Similar trajectories can be observed for movements like the anti-CAA protest, the attacks on JNU students, the new Environmental Impact Assessment 2020 and Indian occupation of Kashmir. People still share occasional reminders that things aren’t normal yet, but most information and activism remains confined to a few accounts.

The Dalit Lives Matter is the most recent iteration of this cycle. The usage of this hashtag peaked on the 3rd of October, a few days after news broke of the events, following which its use declined steadily. Physical protests were impossible during this time due to COVID-19 restrictions, so people improvised by posting pictures of themselves holding placards in their own homes, from Mumbai to NYC, Toronto and Berlin. Today, in the final week of the same month, the hashtag continues to experience spikes on days when new similar cases come to light but is otherwise rarely used.

So, what is responsible for this life cycle of social media protests in India? Can the same not be said of protests around the world since people generally have a limited attention span? The Hindu quotes a 2019 report by Kantar IMRB, a market research, survey and business consultancy firm, as stating that internet penetration in rural India is just 25%, compared to 66% in urban regions, even as it continues to grow rapidly. Caste and religion demographics further complicate this divide. A study by the Centre for the Study of Developing Societies (CSDS) has found that Upper castes have the highest exposure to social media, followed by Muslims and then Dalits and tribal communities. Men were found to have more internet access than women. A primary issue is that of access. Many of these protests are for minorities, whether Dalits and Dalit Lives Matter or Muslims and the Anti-CAA protests. The people amplifying these voices online very often aren’t the stakeholders in these movements and can thus afford to lose interest or forget about them. An upper-caste male, however sympathetic to the cause of caste-based violence, will have the luxury to choose his battles. This is one reason for this cycle.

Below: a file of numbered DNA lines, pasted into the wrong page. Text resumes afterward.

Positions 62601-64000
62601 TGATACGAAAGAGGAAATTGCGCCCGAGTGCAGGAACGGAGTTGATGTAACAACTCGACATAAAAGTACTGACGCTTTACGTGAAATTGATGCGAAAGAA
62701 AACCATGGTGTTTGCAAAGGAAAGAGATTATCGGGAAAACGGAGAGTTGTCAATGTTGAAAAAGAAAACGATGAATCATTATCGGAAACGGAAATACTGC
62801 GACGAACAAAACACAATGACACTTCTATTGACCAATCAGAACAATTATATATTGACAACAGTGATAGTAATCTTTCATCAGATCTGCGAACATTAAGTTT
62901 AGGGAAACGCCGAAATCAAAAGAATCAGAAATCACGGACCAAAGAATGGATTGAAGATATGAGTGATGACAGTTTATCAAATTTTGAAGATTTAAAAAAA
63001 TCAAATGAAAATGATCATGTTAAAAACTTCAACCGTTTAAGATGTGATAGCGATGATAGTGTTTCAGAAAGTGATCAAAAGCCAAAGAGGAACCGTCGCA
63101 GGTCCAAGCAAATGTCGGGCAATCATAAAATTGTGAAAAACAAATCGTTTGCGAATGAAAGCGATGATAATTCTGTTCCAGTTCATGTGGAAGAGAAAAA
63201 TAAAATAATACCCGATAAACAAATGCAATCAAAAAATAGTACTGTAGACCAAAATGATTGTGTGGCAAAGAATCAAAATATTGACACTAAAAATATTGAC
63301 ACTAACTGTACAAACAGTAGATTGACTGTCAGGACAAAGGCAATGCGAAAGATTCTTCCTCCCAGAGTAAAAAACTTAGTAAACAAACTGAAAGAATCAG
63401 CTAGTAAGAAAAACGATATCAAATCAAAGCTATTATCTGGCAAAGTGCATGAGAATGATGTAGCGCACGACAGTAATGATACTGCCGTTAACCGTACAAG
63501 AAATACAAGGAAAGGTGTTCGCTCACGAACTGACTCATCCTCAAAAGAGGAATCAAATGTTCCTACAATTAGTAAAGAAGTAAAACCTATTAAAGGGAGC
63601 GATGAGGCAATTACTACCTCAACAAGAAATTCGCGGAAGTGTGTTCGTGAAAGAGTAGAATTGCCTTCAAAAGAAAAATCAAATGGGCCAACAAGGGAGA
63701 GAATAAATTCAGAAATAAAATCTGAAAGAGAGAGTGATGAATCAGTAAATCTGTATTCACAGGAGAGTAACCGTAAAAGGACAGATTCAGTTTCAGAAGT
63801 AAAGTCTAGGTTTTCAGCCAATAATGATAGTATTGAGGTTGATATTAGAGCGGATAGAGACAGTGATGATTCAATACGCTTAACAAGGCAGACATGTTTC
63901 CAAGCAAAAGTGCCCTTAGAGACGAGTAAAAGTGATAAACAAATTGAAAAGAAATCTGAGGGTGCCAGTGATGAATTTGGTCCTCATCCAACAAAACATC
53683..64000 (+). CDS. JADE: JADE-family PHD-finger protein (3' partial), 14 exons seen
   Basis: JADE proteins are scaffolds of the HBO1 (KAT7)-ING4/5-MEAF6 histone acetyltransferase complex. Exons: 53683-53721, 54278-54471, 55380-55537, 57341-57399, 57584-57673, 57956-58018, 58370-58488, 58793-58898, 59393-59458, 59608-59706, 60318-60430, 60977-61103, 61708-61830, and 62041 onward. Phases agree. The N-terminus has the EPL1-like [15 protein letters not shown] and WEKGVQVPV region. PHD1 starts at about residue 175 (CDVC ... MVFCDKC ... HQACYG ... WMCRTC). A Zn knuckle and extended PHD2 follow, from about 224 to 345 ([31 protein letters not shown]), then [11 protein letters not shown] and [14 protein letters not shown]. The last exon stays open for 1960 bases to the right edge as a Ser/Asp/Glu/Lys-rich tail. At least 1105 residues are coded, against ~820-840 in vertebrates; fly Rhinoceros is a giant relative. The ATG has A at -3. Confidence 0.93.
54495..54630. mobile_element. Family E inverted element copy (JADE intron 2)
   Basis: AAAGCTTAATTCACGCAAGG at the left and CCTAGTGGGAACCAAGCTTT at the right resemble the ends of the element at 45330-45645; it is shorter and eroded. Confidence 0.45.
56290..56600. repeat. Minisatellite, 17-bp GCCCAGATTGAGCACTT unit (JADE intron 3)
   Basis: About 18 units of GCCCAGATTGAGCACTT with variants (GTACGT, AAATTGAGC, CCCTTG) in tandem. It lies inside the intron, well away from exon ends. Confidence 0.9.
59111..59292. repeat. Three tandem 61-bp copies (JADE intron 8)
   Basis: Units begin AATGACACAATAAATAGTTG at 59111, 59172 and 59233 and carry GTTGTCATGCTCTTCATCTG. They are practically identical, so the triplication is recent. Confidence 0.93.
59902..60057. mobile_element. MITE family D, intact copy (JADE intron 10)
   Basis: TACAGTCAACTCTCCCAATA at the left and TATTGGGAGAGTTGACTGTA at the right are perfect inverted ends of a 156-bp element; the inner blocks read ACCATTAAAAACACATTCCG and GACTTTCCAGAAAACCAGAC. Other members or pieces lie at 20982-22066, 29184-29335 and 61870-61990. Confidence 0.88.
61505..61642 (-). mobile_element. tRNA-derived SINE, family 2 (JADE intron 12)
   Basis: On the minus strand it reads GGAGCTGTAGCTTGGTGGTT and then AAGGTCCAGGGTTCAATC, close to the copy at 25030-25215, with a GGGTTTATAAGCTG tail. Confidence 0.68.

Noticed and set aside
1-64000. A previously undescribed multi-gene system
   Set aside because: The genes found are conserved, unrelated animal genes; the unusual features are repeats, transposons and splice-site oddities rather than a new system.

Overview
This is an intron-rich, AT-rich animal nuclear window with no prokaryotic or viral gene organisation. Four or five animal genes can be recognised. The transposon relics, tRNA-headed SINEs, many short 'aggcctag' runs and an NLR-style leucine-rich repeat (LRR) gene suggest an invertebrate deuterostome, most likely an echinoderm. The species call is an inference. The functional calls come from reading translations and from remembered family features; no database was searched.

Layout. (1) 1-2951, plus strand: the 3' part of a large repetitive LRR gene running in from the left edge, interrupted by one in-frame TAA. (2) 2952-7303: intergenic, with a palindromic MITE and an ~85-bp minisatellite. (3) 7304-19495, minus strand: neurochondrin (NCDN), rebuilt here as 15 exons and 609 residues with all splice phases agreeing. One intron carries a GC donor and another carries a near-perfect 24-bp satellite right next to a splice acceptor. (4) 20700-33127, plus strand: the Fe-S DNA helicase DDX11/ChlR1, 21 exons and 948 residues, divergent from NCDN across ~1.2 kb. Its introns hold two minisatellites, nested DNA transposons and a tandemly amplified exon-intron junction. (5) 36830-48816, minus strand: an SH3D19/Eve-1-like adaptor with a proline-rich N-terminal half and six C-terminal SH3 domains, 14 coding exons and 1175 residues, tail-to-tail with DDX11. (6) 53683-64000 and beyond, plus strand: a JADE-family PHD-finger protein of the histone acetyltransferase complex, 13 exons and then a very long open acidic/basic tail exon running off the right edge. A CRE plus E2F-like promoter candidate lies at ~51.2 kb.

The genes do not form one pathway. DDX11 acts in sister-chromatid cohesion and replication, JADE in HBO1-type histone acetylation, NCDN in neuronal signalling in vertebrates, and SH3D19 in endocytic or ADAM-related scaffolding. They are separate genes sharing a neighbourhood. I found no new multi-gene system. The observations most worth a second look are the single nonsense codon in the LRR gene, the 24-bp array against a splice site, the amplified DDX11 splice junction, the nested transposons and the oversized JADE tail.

The rhetoric of social protest online is complicated. The medium, more often than not, is English. According to a joint report published by KPMG India and Google, the total number of English language internet users in India in 2016 was just 175 million, compared to 234 million Indian language users. Online protests try to reach a wider audience across the country and the world, for which English is the most convenient medium. This further limits the reach of the posts. The issue of partisanship is worldwide, but people in other countries do not always have to cross language barriers in hundreds of languages. Thus, even when the other party may not agree with you, they can at least be exposed to your point of view.